W. Curt Vincent Erin Smith Staff writers
April 1, 2014
Warren Buffet, don’t put your checkbook away just yet.
A group backed by Buffet that put up $1 billion to anyone who picked a perfect NCAA men’s basketball tournament bracket breathed a collective sigh of relief just 25 games into March Madness when Memphis beat George Washington — which led The Associated Press to report that no perfect prognostication sheets remained.
But the contest, offered by Quicken Loans, got a shock last week when an overlooked bracket — turned in by an unidentified Bladen County man, no less — was discovered stuck underneath another bracket and remained perfect to date.
While representatives with Quicken Loans requested anonymity for the lone perfect picker, the Bladen Journal has learned that the individual is a local basketball coach.
“All of them (the brackets) are busted up pretty bad,” said East Bladen girls varsity coach Patty Evers. “But I still have a chance to win in two of them.”
“I managed to get 24 right in the first round, but the second round really hurt me,” said East Bladen varsity boys basketball coach Ken Cross. “And I picked Duke to win too many rounds. But my main teams are still left.”
“(My bracket) is not perfect at all,” said West Bladen boys varsity basketball coach Travis Pait. “But my final four is still intact.”
“Dayton and Harvard were surprises,” said West Bladen varsity girls coach Pam Stephens. “But I still have all of my final four — Florida, Louisville, Virginia and Baylor — alive.”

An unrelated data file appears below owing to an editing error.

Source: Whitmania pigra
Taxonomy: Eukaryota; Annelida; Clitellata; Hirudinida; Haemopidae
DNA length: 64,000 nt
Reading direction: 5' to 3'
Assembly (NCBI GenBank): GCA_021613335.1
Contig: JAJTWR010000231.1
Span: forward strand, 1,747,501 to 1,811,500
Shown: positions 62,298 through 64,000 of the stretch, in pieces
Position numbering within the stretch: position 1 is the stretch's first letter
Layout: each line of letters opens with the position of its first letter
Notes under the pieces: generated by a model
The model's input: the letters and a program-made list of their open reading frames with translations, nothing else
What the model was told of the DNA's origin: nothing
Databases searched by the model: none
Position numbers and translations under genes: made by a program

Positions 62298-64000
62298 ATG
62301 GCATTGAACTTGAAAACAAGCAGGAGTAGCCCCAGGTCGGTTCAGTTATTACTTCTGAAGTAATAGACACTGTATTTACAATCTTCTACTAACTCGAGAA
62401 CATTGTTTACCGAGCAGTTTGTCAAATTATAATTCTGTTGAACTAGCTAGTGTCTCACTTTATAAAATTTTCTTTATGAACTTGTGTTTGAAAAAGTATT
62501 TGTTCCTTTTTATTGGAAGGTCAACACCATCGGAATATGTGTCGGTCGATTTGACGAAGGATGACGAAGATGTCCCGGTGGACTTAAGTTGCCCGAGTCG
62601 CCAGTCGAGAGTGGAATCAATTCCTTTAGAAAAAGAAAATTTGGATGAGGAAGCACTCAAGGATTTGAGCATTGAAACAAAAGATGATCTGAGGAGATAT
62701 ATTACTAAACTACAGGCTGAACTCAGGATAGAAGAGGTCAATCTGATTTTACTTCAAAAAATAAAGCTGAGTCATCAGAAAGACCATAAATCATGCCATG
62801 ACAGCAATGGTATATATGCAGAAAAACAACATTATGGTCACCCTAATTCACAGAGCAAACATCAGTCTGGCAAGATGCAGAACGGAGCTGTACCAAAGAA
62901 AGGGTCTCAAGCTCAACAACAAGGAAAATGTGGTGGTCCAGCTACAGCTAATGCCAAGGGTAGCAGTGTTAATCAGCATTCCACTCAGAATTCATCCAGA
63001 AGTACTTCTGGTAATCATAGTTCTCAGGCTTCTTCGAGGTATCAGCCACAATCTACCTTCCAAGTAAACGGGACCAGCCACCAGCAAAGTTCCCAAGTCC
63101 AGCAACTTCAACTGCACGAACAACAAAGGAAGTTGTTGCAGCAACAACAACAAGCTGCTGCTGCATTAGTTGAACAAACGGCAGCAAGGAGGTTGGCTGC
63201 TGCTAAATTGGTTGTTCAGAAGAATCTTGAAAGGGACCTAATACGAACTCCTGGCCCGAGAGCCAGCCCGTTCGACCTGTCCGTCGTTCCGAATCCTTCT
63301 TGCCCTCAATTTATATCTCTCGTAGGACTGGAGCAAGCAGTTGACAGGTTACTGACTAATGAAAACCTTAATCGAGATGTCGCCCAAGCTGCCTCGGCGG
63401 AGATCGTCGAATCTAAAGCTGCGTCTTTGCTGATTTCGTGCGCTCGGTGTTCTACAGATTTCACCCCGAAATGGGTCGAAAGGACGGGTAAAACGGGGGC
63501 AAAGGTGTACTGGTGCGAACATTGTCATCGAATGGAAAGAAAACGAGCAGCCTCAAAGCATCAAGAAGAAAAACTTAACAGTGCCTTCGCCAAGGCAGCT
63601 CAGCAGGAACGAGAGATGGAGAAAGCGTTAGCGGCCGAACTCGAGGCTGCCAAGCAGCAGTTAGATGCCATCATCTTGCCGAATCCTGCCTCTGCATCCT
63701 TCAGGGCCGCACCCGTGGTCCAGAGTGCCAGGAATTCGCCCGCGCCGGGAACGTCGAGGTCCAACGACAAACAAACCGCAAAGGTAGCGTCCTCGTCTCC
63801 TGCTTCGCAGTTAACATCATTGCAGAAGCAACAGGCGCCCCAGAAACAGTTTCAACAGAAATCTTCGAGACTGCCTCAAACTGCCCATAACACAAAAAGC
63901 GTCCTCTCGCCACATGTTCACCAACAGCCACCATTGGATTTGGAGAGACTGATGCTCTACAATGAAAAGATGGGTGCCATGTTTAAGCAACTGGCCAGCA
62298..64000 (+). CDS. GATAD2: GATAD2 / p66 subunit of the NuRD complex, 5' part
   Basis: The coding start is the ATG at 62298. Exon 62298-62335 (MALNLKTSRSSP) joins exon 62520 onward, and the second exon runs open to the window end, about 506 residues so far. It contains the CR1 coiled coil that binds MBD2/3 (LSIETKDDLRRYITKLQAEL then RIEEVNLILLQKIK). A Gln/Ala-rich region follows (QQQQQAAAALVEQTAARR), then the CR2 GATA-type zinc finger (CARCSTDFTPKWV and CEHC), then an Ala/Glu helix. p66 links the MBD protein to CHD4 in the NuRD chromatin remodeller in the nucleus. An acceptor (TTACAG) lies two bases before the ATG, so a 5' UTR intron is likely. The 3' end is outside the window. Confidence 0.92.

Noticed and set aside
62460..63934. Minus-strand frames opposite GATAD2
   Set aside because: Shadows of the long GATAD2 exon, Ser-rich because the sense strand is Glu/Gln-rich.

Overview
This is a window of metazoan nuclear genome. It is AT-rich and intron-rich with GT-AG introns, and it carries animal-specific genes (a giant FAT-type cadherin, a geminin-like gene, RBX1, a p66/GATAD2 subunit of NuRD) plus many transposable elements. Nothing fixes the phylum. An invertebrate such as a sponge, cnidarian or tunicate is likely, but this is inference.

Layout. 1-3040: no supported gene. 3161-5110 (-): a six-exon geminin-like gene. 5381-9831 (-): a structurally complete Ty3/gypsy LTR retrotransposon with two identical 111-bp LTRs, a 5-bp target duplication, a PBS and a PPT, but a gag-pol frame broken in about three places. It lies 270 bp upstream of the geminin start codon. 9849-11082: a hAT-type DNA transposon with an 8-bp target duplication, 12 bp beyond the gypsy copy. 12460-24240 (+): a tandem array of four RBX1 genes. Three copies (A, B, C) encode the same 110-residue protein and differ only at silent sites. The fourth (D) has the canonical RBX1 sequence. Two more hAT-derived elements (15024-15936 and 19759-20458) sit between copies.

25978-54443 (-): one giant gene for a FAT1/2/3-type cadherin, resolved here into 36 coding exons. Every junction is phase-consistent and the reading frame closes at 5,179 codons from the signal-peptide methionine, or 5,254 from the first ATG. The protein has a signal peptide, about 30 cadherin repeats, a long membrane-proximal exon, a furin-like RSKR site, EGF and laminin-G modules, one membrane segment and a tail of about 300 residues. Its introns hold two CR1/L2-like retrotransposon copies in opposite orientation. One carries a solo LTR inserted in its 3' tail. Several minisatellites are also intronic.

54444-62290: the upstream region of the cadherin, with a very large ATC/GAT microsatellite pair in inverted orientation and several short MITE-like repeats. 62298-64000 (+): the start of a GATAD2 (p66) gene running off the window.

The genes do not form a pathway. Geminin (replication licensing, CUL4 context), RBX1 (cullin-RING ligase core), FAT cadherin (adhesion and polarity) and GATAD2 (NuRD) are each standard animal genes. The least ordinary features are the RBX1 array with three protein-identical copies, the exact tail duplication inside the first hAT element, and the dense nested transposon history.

So, is it really necessary now to say April Fool’s?
Pranks have changed
Pranks on this day of mischief have evolved over the years. Where such things as salt in a sugar bowl, “kick me” signs, plastic over a toilet bowl and chocolate-covered pearl onions may still have a place, other pranks have become far more elaborate.
Dan Reynolds of White recalls a specific prank that took place several years ago.
“My wife and I have always had fun trying to one-up each other when April Fool’s Day rolled around,” he said. “And even though we both knew something was coming, we usually masked it pretty well.”
Reynolds said that, when he used to live in Florida, his wife talked a good friend of theirs who owned a car dealership into helping her with a prank.
“She got him to tow my car in the middle of the night and replace it with one that looked exactly like it,” Reynolds explained. “Of course, it was all locked up and I couldn’t get in it the next morning.
“Luckily, she didn’t make me sweat too long and our friend brought my car back,” he said. “I’m still thinking about my revenge for that one.”
Jokes? What jokes?
While April Fool’s Day is the day for mischief-making and practical jokes, a random check with folks around the county revealed that … well, many of you simply won’t own up to your antics or own up to falling victim to someone else’s mischief.
While there have been whispered rumors of merry making around the county, questions asked by the Journal were answered with a swift, “No comment” or “I better not talk about that.”
Maybe some folks are even so good at covering their tracks, that the hapless victim or victims simply don’t know who among their friends and co-workers to suspect OR the prankster would prefer to remain anonymous so as to avoid reprisals in the future.
Whatever the case, we feel sure the pranks will abound throughout the day. Enjoy.